Murder accused Henri van Breda. PHOTO: Courtney Africa/ANA PHOTO

In The News South Africa

State closes case in Van Breda trial

CAPE TOWN, September 18 – The State’s final witness, bloodstain analyst Captain Marius Joubert, told the Western Cape High Court on Monday that there were no signs of a second axe being used on Marli Van Breda on the night her brother and parents were murdered in their family home in the security estate de Zalze in Stellenbosch.
He testified that a fleeing intruder would have left a trail of drip marks from the bloodied object, but there were no signs of blood to support that theory.
Marli, who was 16-years-old at the time of the January 2015 attacks, was hit eight times with an axe. The State believes it was the same axe used to murder her parents and brother. But, her brother 22-year-old Henri van Breda, who is on trial for the murders claims an intruder, possibly more than one, was behind the attacks.
None of Marli’s blood was found on the axe used to kill parents Teresa and Martin, and brother Rudi. Joubert said the fact that none of her blood was found on the murder weapon was inexplicable. Furthermore, her blood was not found on Henri’s socks or shorts, unlike the blood from the other family members.
Earlier, evidence in the trial also showed that Henri, Rudi and Teresa’s DNA were found in the shower, but defence advocate Piet Botha told the court his client would not have had enough time to clean himself and move his brother’s body without stepping in blood. No blood was found on the bottom of Henri’s socks.
Joubert testified last week that bloodstains on the crime scene indicated that Rudi had been moved from his bed where he had been attacked and shoved around, possibly because of anger the attacker was directing at his victim.
On Monday, Joubert conceded that this was merely his opinion as he was not a behaviour analyst.
He told the court that Marli was facing her attacker but that he could not exclude the possibility that her attacker came from outside the room Henri shared with his brother Rudi. This would fit in with Henri’s version that he was not near his sister when she was attacked.
Senior state prosecutor Susan Galloway told the court that Marli had indicated she did not want to be a witness for the defence. She has retrograde amnesia and therefore has no recollection of the events of that night. Galloway confirmed that she still cannot remember what happened.
The case was adjourned to Thursday.

The ripple effect of a taxi strike in Cape Town reached the Western Cape High Court on Monday as proceedings in the trial of alleged axe murderer Henri van Breda could not get underway.
The strike, organised by the Democratic Taxi Workers Union of South Africa, caused widespread chaos on the roads, with buses also affected.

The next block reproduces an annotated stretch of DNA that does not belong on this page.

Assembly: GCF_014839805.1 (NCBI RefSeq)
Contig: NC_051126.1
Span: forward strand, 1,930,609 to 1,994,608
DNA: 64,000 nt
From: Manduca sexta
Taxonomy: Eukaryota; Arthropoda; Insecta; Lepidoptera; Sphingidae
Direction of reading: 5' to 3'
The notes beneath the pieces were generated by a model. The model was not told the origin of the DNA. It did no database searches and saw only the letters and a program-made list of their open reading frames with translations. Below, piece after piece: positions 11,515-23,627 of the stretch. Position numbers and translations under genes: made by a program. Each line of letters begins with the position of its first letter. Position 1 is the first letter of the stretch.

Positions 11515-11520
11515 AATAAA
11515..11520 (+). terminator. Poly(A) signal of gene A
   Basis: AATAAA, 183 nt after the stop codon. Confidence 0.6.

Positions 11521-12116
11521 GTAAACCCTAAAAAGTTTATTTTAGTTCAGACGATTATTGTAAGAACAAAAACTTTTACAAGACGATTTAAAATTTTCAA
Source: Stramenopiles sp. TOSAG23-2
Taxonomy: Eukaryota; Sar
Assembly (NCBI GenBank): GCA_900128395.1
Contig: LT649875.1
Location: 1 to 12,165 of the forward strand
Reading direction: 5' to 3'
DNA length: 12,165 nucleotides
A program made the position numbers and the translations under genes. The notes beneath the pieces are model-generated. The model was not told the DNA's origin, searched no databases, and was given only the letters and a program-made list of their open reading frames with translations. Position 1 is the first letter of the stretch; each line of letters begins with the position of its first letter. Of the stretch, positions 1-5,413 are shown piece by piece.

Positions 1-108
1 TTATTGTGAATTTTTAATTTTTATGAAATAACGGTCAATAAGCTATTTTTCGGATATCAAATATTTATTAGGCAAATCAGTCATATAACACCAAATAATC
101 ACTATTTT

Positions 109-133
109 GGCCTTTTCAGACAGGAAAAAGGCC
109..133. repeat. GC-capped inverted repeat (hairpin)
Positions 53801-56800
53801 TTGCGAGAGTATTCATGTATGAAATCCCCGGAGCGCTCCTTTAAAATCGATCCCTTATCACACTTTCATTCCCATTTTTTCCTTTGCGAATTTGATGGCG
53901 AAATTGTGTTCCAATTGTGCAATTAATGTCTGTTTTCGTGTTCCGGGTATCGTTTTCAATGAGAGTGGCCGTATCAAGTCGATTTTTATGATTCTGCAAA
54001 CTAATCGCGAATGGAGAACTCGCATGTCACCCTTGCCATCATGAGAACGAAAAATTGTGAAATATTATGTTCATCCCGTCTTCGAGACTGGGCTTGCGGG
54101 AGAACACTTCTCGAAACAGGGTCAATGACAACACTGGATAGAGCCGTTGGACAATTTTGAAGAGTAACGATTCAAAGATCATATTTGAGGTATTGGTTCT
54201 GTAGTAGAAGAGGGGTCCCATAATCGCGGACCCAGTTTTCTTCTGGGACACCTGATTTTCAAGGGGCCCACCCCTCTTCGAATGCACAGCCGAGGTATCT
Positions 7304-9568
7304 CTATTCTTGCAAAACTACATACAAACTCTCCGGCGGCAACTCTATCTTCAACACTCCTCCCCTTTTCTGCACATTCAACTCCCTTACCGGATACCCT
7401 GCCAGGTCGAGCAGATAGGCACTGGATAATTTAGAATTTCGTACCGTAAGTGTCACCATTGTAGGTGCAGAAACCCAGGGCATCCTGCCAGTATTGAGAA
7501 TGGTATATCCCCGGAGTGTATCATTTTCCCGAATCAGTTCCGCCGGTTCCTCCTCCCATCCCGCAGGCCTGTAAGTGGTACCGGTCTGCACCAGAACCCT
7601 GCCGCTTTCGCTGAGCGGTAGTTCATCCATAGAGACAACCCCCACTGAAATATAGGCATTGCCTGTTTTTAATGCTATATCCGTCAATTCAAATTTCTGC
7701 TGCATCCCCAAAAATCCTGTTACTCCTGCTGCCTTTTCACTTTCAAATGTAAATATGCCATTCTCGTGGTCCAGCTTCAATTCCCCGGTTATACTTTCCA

The final state witness, blood spatter expert Captain Marius Joubert, could not get to court in time and proceedings were postponed until late morning.
Joubert is still under cross-examination in the case against 22-year-old Henri Van Breda who faces charges of murder, attempted murder and defeating the ends of justice.
He allegedly murdered his mother, father and brother, and seriously injured his sister at their family home in the security estate de Zalze in Stellenbosch in January 2015.
Henri has pleaded not guilty to all the charges against him, claiming that a laughing, axe-wielding intruder, wearing a balaclava and also armed with a knife, was behind the brutal attacks.
Last week, Joubert testified that the attacker may have dragged Rudi, Henri’s brother, and shoved his body around, an indication of anger towards him.
Joubert also testified that of the 67 bloodstains found on the front of Van Breda’s shorts, DNA results showed that 35 were from his brother Rudi, five were from his father Martin, and there was a mixture of stains that included his mother Teresa’s DNA.
He told the court that these stains were probably the result of contact with a bloodstained object.
Joubert also analysed a pair of white socks worn by Henri which had “multiple blood spatter stains”.
He said force had been applied to the source, travelled through the air and landing on the socks.
He said 17 blood cuttings were taken from the socks; nine samples came from Rudi, one from Martin, one from Teresa and two from Henri.
A blue T-shirt found half under Henri’s bed was also taken for analysis. Joubert told the court that from 12 cuttings, five were profiled. The blood came from Rudi.
In the bedroom Henri shared with Rudi, the blood spatter pattern was in directional angles, suggesting they were “caused by force” to Rudi while he was still in bed.
Joubert said blood on the shower floor belonged to Henri, Rudi and Teresa which could have been an indication of an attempt to wash away blood.
During cross-examination, defence lawyer Piet Botha highlighted the fact that Marli’s blood had not been found on the axe used in the killings of her parents and brother. Furthermore, no trace of her blood was found on his client’s shorts or socks.
This would support Henri’s version that he was not near his sister Marli when she was attacked, as well as the possibility that a second axe and more than one intruder was behind the attack.
Botha said despite eight swabs taken from the axe – four from the handle and four from the blade – “not a single drop of Marli’s blood was found”.
Teresa, Martin and Rudi’s DNA were all found on the axe, as well as on Henri’s shorts and socks.
Cross-examination of Joubert is likely to wrap up today. The defence will then call their first witness.

ANA

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